Tuesday, 29 July 2014

Reader's Luncheons with Guest Blogger, Debby Giusti

Today I have asked Debby Giusti to come and share some information about Reader's Luncheon. Welcome Debby

Debby Giusti here!
 
Thanks, Jenny, for inviting me to your blog. I’d love to share some information about one of my favorite type of events…Readers’ Luncheons. Whether hosted by a writing group, church or civic organization, or even a library, a readers’ luncheon is a wonderful way to promote local authors.  It’s also a great way for writers and readers to mix and mingle and talk about books and the craft of writing while generating revenue for a worthy cause.
 
I often attend the Heart of Dixie Readers’ Luncheon held each spring in HuntsvilleAlabama.  Many of the authors arrive on Friday and lodge at the Embassy Suites that adjoins the conference area.  Heart of Dixie Romance Writers of American chapter members join the authors for dinner that night and often visit in the lobby until late in the evening.  The next morning, readers line up early and wait for the doors to open, hoping to grab a seat at their favorite author’s table. 
 
The writers provide books and small gifts for the people sitting with them and also donate large baskets or totes filled with books and other goodies for door prizes.  The chapter provides additional baskets that are raffled off as well as “get your name in a book” chances where the winner’s name ends up as a character in a future novel. In addition, each attendee receives a bag filled with books and promotional material. A nationally known, best-selling author is the guest speaker, and a book signing follows the luncheon.
 
Debby waits for the doors to open for the
Heart of Dixie Readers' Luncheon.
Kathy Bone has chaired the Heart of Dixie Readers’ Luncheon for a number of years and shared the following suggestions for hosting a successful event.
 
Mary won my author basket!
 “Our luncheon has grown in size, from 144 to182 attendees in four years.  We've learned to better access online resources, advertise the luncheon on the chapter website, use online PROMO requests to help create over 40 raffle baskets, post bookseller posters detailing the event, leave stacks of invitations at book stores and other retails shops, and include invitation postcards in other event goody bags.  The key is promotion.  I can't stress this enough.  Let readers know this luncheon is all about them.  Include readers.  They'll love the hosting chapter for it and will be devoted to it from that time forward.”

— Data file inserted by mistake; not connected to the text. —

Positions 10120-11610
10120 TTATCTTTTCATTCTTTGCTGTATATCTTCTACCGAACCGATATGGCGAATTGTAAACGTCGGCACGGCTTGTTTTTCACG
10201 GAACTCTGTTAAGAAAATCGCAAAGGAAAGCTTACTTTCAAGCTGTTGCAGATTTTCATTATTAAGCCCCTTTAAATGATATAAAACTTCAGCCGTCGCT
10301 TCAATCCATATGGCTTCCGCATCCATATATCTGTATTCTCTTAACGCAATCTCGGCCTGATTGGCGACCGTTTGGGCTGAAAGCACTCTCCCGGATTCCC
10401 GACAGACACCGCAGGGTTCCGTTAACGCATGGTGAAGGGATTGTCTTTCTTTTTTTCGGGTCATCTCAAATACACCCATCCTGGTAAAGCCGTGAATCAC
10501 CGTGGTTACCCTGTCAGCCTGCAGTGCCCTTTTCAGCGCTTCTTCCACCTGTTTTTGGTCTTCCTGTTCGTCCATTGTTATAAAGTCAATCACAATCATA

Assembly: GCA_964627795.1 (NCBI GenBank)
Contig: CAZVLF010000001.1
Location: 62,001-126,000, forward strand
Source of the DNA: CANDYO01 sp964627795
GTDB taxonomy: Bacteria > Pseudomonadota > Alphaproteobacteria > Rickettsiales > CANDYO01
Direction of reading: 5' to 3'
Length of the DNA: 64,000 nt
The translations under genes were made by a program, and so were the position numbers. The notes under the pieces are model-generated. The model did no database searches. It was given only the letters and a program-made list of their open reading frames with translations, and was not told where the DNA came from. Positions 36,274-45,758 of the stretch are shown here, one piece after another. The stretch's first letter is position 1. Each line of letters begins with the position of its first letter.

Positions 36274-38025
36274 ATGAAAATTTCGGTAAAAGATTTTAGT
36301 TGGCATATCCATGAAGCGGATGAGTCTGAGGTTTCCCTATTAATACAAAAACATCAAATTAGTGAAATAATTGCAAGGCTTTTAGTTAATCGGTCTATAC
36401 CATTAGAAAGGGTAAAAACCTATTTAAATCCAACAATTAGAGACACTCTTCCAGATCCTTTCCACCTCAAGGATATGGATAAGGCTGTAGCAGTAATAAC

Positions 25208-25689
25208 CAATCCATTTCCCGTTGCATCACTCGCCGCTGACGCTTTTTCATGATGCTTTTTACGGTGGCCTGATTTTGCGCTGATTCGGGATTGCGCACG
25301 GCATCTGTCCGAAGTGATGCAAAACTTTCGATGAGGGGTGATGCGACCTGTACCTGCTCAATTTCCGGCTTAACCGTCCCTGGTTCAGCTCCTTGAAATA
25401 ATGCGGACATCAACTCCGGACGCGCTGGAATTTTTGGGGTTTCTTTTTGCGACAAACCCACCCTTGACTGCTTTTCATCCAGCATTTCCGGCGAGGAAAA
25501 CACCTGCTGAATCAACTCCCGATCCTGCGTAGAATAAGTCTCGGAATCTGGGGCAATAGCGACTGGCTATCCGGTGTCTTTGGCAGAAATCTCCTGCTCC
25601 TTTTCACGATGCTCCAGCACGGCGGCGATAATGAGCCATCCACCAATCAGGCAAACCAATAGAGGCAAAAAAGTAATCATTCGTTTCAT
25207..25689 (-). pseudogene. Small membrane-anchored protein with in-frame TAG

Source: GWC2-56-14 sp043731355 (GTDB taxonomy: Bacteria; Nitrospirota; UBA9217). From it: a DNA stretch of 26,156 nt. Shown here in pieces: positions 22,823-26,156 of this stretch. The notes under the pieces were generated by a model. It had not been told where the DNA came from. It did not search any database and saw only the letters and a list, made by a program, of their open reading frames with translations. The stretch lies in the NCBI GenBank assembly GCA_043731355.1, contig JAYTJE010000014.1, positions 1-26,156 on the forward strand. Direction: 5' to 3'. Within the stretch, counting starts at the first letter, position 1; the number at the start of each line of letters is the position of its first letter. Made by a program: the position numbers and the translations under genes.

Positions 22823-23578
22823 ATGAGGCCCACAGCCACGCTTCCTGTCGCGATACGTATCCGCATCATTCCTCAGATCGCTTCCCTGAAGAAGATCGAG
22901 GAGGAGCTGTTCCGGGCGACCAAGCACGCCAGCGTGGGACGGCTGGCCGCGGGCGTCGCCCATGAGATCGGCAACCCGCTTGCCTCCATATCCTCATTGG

The Southern Magic Readers' Luncheon
 The Southern Magic RWA chapter in BirminghamAL, holds a similar readers’ luncheon each November.  Former chairperson, Lisa Dunick, says her chapter wanted to grow the event, which was a huge challenge.  “You need to keep the ticket prices reasonable but still be able to cover the cost of food and facility rental. If you want to have an event that is professionally catered, don't expect to make a lot of money--if anything--on the ticket sales unless you can sell A LOT of tickets. But then, too many tickets mean you have to pay for a larger space, so it's a strange balance.”
Lisa advises asking for donations early. “We had so many lovely authors send boxes of books and other goodies, and because I also asked presses and publicists, we were able to get some sponsors for things like the swag bags and an e-reader we raffled off.”
 
My table at the Southern Magic Readers Luncheon.
Murder in the Magic City, held in HomewoodAlabama, is hosted by the local Sisters in Crime Chapter and is chaired by Margaret Fenton, who calls it “a one-day, one-track annual mystery fan conference.” Close to 100 readers listen to a series of author panel talks, enjoy a delicious box lunch and bid on baskets provided by the Sisters in Crime chapter.  A book signing concludes the day-long event, and the money raised is donated to the SINC Chapter’s charity.
 
The following morning, the authors travel to WetumpkaAlabama, for Murder on the Menu.  More than 130 readers take part, and the proceeds benefit the town’s library.  The authors are treated to an early lunch with the mayor and chief of police and her deputy and then rotate tables during the actual luncheon to speak individually with the folks attending the event. 
 
Margaret Fenton has organized Murder in the Magic City for over five years and says, “People want to hear authors they know of and have read.  We get two relatively big names every year, and then 10 or 15 or 20 midlist authors who need the exposure.”
Debby's gifts for each person sitting at her table for
Barbara Vey's Reader Appreciation Luncheon 2014
Barbara Vey, formerly with Publishers Weekly, hosts an annual luncheon that has grown from 130 readers to over 500 in three years. Held in MilwaukeeWisconsin, Barbara says the luncheon is filled with fun, gift bags full of books and door prizes. Proceeds benefit a local charity and provide what Barbara calls a “girl’s day out with a room full of your best friends who love books.” For those arriving the day prior, Barbara hosts an evening Question and Answer forum with the authors fielding questions and a social get-together after the Q&A.